Police reports aren’t public information in the usual sense, and we’ll have to subpoena them if we need them as part of your case.
Even after we have them, there’s a good chance that some information may be redacted to protect the privacy of witnesses and others.
Still, as a document of sometimes confusing events that have happened in the heat of the moment, the police report reflects the official summary of events that the District Attorney has used to create a case.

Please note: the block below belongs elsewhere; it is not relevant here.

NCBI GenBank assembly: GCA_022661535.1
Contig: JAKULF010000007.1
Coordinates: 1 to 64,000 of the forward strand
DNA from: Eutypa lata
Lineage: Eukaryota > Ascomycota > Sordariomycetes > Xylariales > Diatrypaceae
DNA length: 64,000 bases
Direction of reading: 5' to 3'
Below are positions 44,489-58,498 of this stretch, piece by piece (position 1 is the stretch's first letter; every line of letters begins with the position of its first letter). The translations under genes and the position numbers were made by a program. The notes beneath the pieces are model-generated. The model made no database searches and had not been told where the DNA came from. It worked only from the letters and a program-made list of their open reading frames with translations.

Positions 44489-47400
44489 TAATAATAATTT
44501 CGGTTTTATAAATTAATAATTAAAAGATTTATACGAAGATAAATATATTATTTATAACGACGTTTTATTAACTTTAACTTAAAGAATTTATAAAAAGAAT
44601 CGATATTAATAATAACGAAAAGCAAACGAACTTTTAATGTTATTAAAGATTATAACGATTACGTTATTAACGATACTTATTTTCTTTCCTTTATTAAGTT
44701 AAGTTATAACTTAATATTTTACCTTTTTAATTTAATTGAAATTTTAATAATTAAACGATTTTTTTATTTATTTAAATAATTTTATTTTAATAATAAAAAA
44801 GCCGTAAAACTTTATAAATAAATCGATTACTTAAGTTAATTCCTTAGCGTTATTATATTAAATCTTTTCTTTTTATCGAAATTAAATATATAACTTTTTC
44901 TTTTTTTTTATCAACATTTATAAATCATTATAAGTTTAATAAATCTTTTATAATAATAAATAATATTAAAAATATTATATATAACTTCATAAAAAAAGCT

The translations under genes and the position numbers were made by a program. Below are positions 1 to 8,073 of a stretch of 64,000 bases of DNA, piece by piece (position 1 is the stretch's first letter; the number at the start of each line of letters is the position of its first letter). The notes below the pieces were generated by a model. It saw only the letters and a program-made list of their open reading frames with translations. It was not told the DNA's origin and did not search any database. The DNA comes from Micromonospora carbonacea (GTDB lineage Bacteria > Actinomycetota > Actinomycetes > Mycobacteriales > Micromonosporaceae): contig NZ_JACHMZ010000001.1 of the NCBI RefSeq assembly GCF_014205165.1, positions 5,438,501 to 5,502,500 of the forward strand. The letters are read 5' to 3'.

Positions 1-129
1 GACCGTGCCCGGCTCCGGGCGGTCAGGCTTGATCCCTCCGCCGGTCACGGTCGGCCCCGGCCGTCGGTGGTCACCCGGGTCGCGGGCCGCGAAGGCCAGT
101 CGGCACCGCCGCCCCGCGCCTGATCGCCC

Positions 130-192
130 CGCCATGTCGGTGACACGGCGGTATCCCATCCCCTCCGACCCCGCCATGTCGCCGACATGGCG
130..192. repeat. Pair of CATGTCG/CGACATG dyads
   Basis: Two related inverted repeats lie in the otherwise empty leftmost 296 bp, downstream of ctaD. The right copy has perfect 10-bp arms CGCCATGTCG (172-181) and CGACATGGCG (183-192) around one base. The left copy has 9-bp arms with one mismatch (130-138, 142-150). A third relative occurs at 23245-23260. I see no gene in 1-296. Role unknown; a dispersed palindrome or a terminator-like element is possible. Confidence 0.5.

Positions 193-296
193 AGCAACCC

It’s invaluable in anticipating what the prosecution will say, and may contain statements from the complaintant that we can question the witness about in court.
You don’t need to worry about a police report showing up on a background check, and in general, even an arrest record won’t show.
Call Zelenitz, Shapiro & D’Agostino at 718-599-1111 and learn more about what records are public, what are private, and what you’ll need to conduct a vigorous defense.